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Formalism in Modern Art Collage

Formalism in Modern Art

"Nature contains the elements, in color and form, of all pictures, as the keyboard contains the notes of all music. But the artist is born to pick, and choose, and group with science, these elements, that the result may be beautiful - as the musician gathers his notes, and forms his chords, until he bring forth harmony."

James Whistler Signature

Key Ideas

A painting's form is composed of its basic elements: color, line, composition, and texture. These elements constitute the fundamental language used by formalist art critics to examine and analyze works of art.
Whether an artwork is a pure abstraction or representational, a formalist looks for the same basic elements and judges a painting's value based on the artist's ability to achieve a cohesive balance in the composition.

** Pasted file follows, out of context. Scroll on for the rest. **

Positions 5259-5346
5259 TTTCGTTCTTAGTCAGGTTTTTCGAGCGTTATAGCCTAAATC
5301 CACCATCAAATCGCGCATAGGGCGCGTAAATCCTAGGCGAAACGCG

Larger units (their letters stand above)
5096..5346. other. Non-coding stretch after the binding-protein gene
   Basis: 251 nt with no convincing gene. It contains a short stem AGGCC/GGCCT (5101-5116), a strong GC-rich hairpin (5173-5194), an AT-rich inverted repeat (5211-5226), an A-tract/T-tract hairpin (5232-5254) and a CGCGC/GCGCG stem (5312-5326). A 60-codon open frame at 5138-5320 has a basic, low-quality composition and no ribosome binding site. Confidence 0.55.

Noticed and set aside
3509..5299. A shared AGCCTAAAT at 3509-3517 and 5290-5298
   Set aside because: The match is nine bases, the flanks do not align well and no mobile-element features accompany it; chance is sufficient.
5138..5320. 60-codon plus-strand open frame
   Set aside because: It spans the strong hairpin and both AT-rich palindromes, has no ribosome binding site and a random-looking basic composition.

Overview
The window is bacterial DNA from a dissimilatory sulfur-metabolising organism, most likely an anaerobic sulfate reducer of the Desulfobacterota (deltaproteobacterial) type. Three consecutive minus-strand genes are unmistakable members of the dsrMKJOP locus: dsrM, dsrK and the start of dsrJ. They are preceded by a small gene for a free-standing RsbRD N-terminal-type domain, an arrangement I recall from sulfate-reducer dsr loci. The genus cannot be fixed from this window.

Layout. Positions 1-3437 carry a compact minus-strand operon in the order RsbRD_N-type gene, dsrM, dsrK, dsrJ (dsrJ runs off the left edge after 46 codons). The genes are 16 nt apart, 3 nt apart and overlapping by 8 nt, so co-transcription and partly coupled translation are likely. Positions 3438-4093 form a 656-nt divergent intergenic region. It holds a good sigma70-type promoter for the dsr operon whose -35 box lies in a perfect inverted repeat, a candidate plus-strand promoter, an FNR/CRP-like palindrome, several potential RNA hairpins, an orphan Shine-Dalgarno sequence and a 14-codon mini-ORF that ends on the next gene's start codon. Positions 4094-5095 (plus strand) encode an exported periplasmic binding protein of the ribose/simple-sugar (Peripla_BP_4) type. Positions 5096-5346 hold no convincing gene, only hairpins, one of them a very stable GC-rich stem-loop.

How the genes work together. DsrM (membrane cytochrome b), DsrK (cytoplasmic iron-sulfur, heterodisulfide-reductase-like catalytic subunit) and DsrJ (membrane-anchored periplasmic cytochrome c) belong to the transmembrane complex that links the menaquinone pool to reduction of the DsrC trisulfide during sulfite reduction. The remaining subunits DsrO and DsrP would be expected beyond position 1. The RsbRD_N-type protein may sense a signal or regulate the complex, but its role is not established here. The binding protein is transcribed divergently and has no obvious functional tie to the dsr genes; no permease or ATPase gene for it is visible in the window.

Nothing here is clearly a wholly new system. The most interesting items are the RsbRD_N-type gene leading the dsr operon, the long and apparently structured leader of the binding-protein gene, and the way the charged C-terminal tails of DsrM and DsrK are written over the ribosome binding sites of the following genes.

If a painting is deemed deficient in value, it was because the artist had failed to create a visual balance of the formal painterly elements.
Formalism in Modern Art Image

Beginnings:

Philosopher Plato developed a "Theory of Forms" based on the idea of eidos, roughly translated to mean "stature" or "appearance." Plato applied the term broadly in his various dialogs to suggest a rudimentary universal language. Every earthly object, he posited, whether tangible (like a chair) or abstract (like human virtue), shared one aspect: they all had a form.

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Cite this page

Content compiled and written by Justin Wolf

Edited and published by The Art Story Contributors

" Definition Overview and Analysis". [Internet]. . TheArtStory.org
Content compiled and written by Justin Wolf
Edited and published by The Art Story Contributors
Available from:
First published on 01 Sep 2012. Updated and modified regularly. Information
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